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Used Car To Buy

Since the used car market has dramatically expanded, finding a good used car can be a tricky maneuver. No matter if you’re buying or selling, you still have to undergo several processes, one more challenging than the other. Although, as you’ve probably guessed, buying a car is a bit more difficult than selling one since you don’t have any information to hold on to. No car history, no report no thing. This turn the used car purchase in a poker match. A lot of it is gambling and guesswork, therefore you have to be cautious when buying a car, to make sure that you’re not getting a lemon. The lemon law cannot protect you from everything.

For example you surely have seen a supposedly expensive car being sold for a considerably lower price than usual. You get all worked up and give the owner a call, to find out that the car has been severely damaged and has undergone some major repairs. This explains the price (not to mention a complete walk away).

Unfortunately there are sellers that aren’t completely true to their word and leave some aspects about the car’s history hidden. How can you guess if the car has been totaled in the past? It can get a little trickier but it’s not impossible to outsmart the seller and end up with a great deal.

Used Car To Buy

If you have any doubts about the sellers “honest word” and get a funny feeling about the car, than you should go directly to the title. The law in most states sais that every insurance company or repair shop has the obligation to report any car crash that resulted in severe damage to the car, or if it has been salvaged. If the title is clean, yet you’re still suspicious about something than keep reading and you’ll find out how to determine signs of recent repairs.

One sign of repairs is the over spray that can be found on the taillights. This is a definite sign that the car has undergone some repairs and a paint job. A seller could easily thwart this obstacle by simply getting a new tail light or, cleaning the one he has stained. If you hear the seller rambling about the great care he has shown to the car and the fact that he never had an accident, than you simply ask him about the fresh looking paint over the taillights. And he’d better have a pretty good reason, therefore if he starts stumbling simply walk away.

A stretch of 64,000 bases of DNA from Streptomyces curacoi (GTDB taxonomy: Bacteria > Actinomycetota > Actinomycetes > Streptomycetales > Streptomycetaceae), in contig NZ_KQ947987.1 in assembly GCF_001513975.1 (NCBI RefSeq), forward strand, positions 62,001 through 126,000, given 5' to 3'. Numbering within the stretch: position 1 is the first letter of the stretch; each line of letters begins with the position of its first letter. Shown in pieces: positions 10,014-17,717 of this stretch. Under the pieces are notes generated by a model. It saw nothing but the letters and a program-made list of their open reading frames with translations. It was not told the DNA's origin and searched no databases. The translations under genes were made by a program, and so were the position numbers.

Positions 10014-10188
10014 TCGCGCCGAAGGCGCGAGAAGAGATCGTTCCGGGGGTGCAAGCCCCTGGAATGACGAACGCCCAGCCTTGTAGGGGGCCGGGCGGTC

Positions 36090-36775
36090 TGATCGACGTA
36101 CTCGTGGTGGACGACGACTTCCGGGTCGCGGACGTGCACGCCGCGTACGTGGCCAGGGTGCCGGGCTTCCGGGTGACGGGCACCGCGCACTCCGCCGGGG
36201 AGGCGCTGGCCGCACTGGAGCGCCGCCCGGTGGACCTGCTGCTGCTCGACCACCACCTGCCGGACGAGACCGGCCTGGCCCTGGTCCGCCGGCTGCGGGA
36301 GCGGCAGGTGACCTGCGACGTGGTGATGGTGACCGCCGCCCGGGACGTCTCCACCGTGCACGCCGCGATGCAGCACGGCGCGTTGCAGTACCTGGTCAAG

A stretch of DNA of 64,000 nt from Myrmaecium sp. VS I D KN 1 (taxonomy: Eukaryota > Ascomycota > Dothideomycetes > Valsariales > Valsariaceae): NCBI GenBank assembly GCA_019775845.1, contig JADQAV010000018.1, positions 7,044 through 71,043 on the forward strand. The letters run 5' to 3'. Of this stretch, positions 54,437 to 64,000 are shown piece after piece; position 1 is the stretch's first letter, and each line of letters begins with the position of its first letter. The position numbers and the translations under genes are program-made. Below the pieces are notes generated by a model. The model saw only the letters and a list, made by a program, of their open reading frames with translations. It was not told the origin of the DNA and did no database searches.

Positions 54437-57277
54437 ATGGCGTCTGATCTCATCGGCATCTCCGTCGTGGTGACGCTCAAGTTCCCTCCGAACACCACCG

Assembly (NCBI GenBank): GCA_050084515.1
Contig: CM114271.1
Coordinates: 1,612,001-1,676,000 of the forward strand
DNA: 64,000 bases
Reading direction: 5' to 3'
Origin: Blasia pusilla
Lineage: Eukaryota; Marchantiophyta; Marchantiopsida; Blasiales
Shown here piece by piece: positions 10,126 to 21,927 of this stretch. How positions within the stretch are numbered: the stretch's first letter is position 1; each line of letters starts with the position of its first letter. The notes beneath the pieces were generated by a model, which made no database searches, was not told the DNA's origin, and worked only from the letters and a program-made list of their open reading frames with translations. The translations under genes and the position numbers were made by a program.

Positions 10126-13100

Another sign of repair is usually found within the lines where two car parts are interconnected. For example if you have a look at the distance between the hood and the front fender, and see that the distance doesn’t match somewhere, or the space between them get’s larger or smaller than you’ll know that the car had to have it’s fender or hood replaced since none of them are aligned correctly.

If course this doesn’t mean you need to get a roulette and a microscope and start researching the paint before you even asked the owner about the car. Most of the time, sellers realize that you, as a buyer can be very skeptical about acquiring the car. Since they don’t want to ruin the already limited trust you have in them, they will be completely honest about the car’s condition. Keep in mind that not everybody is a crook that will try to fool you. For example if you see some hit marks and he tells you about the small incident, than you know he’s trustworthy.